The Visitor Summary table, which appears in the Visitor Dashboard or the Overview Dashboard, is one of the most used features of WebTrends Analytics products. But it is also one that can lead to confusion, especially when your data users want to compare the numbers shown in this table with other “visitors” numbers shown elsewhere in their WebTrends reports. In particular, when they see that the numbers shown in this table do not match the ones shown in the New vs. Returning Visitors report, they inevitably ask, “Which number should I use? And why are they different?”
Visitors Who Visited More Than Once
The Visitor Summary table shows Unique Visitors numbers for all the web pages included in the profile based on the sessionization method in use. The most commonly used sessionization method is a First Party Cookie (FPC), because it gives you the most accurate data short of requiring all your visitors to log in. If you are using a FPC, but the particular visitor’s browser rejects the cookie, then WebTrends will resort to using IP-User Agent for sessionization of that particular visit, and the visitor count will reflect that. If you are using IP-User Agent for sessionization by default, the Visitors number will be based on that, instead. But all of those visitor numbers, even those based on IP-User Agent instead of cookies, are included in the Visitor Summary table.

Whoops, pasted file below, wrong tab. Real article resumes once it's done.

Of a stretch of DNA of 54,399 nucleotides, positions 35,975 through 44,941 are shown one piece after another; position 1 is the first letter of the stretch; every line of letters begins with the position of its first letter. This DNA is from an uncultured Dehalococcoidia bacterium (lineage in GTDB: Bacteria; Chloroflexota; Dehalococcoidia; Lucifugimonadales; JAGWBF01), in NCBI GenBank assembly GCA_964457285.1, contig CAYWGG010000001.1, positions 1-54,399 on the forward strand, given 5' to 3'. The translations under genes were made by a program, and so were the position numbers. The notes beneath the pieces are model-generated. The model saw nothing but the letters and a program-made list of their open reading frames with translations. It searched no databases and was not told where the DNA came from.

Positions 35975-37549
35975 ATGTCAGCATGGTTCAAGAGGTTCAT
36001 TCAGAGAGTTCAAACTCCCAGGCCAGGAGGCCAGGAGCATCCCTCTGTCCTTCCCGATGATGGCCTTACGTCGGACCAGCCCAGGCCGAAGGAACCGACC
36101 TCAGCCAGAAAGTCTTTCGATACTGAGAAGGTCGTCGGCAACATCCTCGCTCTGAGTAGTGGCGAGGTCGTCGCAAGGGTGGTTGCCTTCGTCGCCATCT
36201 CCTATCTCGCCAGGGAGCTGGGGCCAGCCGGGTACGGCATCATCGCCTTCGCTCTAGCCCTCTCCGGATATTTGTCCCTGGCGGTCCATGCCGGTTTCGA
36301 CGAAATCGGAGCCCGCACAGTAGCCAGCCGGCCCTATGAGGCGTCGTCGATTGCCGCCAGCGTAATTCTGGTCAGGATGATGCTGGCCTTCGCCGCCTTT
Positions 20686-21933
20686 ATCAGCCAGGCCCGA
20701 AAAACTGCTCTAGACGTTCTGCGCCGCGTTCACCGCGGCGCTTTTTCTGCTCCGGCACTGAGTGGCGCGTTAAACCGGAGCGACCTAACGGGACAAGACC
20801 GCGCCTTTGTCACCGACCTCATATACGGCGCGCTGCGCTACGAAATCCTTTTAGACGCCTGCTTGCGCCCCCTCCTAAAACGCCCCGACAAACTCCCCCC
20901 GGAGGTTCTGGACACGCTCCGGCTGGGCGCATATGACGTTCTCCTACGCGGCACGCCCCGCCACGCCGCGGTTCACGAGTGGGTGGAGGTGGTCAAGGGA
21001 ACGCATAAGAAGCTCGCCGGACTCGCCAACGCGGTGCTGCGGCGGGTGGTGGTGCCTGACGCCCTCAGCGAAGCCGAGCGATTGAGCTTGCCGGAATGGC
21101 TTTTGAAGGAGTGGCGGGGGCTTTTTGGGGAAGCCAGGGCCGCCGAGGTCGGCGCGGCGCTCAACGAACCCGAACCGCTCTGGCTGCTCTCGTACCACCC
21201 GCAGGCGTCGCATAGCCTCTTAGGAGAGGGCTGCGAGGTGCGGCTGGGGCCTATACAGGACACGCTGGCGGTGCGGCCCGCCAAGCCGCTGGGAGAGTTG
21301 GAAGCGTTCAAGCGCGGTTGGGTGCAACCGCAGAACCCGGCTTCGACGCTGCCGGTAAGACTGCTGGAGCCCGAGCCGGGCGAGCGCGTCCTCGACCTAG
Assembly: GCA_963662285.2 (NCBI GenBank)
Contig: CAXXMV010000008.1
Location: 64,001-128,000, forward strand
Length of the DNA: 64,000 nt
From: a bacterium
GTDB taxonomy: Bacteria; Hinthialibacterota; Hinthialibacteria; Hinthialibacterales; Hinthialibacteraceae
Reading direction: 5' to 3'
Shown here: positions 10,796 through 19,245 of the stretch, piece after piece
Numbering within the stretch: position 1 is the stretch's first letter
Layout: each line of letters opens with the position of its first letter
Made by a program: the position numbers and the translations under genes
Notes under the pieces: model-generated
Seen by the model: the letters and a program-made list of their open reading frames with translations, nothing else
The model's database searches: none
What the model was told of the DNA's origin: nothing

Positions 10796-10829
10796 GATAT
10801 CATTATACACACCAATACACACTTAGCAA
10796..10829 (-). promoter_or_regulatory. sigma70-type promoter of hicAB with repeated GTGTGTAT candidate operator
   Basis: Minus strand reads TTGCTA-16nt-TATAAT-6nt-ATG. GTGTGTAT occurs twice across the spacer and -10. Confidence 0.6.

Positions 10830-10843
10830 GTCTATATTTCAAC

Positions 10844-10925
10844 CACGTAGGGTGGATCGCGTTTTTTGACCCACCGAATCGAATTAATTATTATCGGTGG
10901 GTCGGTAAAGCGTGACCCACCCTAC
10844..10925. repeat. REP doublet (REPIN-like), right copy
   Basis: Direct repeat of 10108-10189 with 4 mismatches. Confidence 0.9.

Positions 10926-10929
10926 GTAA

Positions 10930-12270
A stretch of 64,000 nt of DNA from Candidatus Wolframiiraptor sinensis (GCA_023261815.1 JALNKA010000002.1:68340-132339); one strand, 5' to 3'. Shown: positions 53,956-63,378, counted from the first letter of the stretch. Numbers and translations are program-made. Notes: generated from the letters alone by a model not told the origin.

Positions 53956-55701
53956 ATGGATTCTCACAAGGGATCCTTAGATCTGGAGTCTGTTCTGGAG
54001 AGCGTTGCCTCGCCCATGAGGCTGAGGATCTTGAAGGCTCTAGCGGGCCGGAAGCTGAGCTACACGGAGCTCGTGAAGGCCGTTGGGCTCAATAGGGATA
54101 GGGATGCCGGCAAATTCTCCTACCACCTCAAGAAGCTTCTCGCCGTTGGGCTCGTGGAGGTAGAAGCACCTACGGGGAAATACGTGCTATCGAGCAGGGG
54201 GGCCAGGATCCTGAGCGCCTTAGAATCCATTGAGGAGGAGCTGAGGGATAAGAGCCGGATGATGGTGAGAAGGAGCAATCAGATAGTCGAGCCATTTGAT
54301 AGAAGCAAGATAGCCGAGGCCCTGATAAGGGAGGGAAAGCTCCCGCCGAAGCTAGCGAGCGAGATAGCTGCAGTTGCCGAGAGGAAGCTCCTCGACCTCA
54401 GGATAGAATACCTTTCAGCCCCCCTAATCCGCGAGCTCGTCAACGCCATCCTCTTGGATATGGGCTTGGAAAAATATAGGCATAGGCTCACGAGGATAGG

Visitors who Visited More than Once from the Visitor Summary table represents Repeat Visitors during the time period selected. The WAA definition for Repeat Visitors is:
The number of Unique Visitors with activity consisting of two or more Visits to a site during a reporting period.
The numbers shown beside Visitors who Visited More than Once is dependent on the time period selected. So, if you are looking at a month’s worth of data and you had 68,962 visitors who Visited More than Once, that means 68,962 of your unique visitors that month came back more than once during that month.
I consider this metric one of the basic, no-frills, engagement-oriented metrics WebTrends can provide out of the box. I like to use this to calculate a metric called Repeat Visitor Share, which is simply Visitors Who Visited More than Once divided by Total Visitors, and then I trend that number over time.
It’s worth noting here that the numbers shown for Visitors who Visited More than Once should equal the total found in the Visitors by Number of Visits report (found in the Marketing chapter under Visitors) LESS the visitors who had only one visit.
Another thing to know is that Visitors totals shown in the Overview Dashboard are counted at the end of the visit, but Visits shown in the Overview Dashboard are counted when the visit starts (what we call an open visit). Counting Visits at the start of the session ensures that WebTrends captures as much data as possible, while counting Visitors at the end of the session gives WebTrends time to correctly attribute that visitor as a Returning Visitor or a New Visitor and to capture other types of information about the visitor correctly. We’ll talk about one way this difference in when Visits and Visitors are counted can impact your reports further down.
New vs. Returning Visitors
The New vs. Returning Visitors report, found in the Visitors folder of the Marketing chapter, is telling you something quite different from the data in the Visitor Summary table.